By Fr. Paul Robson sj
On my mind and in my heart these days is the ongoing scandal and crisis in the Church, related to the abuse of minors by clergy and religious brothers. My reactions to this situation have included feeling disappointed, shocked, confused, humbled, humiliated. It was in this context, with this situation in mind, that I took a look at the readings for today’s Mass.
Our first reading, from the Old Testament, tells us that the Lord God “will listen to the prayer of one who is wronged,” and to the prayer of the widow and the orphan. In the New Testament, we find stories of Jesus siding with those who are being treated badly. Jesus also suffered and became a victim, an innocent victim, and so he can relate quite directly to those who hurt and to those who have been wronged.
In our Gospel reading, we have the story of the Pharisee and the tax collector. The Pharisee is “standing by himself”, he has separated himself from others, and he looks down on others. He can be described as a self-righteous person. The tax collector, on the other hand, makes this simple, humble prayer: “God, be merciful to me, a sinner!” I would say that Church leaders, clergy members, like myself, go wrong when we take the position of the Pharisee, and do well when we take the position of the tax collector.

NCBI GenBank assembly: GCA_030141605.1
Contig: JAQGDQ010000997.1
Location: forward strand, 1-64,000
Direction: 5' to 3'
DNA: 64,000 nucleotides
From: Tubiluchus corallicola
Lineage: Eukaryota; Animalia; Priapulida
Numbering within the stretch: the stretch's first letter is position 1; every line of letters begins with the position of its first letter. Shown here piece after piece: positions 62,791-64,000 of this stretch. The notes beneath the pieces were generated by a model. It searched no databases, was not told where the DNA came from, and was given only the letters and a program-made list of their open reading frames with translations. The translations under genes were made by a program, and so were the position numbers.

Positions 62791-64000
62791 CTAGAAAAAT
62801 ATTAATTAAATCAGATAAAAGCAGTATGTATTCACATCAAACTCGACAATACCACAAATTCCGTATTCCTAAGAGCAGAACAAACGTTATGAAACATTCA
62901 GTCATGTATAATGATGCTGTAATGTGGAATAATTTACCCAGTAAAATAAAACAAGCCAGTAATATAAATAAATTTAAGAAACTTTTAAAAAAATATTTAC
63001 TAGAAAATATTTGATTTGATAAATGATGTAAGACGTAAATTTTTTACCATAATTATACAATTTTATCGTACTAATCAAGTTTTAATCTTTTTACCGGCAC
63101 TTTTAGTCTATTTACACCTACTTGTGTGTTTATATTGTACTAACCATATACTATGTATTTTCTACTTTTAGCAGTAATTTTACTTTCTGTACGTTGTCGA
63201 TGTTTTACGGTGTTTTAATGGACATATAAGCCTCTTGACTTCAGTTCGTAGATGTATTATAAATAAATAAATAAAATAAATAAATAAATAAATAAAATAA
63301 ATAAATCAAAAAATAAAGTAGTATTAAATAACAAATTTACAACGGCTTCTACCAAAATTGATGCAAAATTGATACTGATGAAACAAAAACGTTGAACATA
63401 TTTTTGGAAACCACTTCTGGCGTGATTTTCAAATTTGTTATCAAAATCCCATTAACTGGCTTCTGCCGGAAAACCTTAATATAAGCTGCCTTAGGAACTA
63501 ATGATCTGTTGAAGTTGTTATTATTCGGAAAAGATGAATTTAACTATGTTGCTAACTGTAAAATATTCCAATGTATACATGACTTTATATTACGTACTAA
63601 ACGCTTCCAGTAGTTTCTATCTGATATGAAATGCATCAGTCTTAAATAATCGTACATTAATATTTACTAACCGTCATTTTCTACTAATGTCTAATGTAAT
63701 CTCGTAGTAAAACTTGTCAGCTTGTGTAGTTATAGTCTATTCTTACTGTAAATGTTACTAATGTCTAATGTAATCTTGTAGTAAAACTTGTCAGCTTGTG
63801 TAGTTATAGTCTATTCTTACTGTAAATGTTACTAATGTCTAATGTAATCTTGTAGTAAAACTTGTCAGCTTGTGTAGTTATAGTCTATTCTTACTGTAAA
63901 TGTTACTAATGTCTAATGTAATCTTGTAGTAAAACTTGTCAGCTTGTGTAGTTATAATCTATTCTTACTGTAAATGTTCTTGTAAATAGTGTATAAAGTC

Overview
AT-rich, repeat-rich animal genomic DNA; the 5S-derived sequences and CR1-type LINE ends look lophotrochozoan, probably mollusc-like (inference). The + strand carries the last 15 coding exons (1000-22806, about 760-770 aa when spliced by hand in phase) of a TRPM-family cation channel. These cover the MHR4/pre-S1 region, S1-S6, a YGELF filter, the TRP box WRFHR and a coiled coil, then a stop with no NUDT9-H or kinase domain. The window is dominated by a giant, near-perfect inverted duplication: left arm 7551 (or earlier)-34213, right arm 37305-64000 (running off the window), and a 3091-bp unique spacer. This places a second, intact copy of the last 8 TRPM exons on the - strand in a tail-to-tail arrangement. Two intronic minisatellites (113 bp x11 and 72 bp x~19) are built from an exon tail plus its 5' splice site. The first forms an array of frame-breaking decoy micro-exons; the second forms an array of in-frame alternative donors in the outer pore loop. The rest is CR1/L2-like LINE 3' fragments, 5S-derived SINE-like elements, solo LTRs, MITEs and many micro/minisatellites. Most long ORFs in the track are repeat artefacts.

There is hope because God is still working, because Jesus is still working: working toward the healing of the victim and toward changing the heart of the oppressor. For me, among my reactions, noted above, were humility and humiliation. Well, I will take the humility, seeing it as a good thing, as a gift from God, which will help me in my ministry.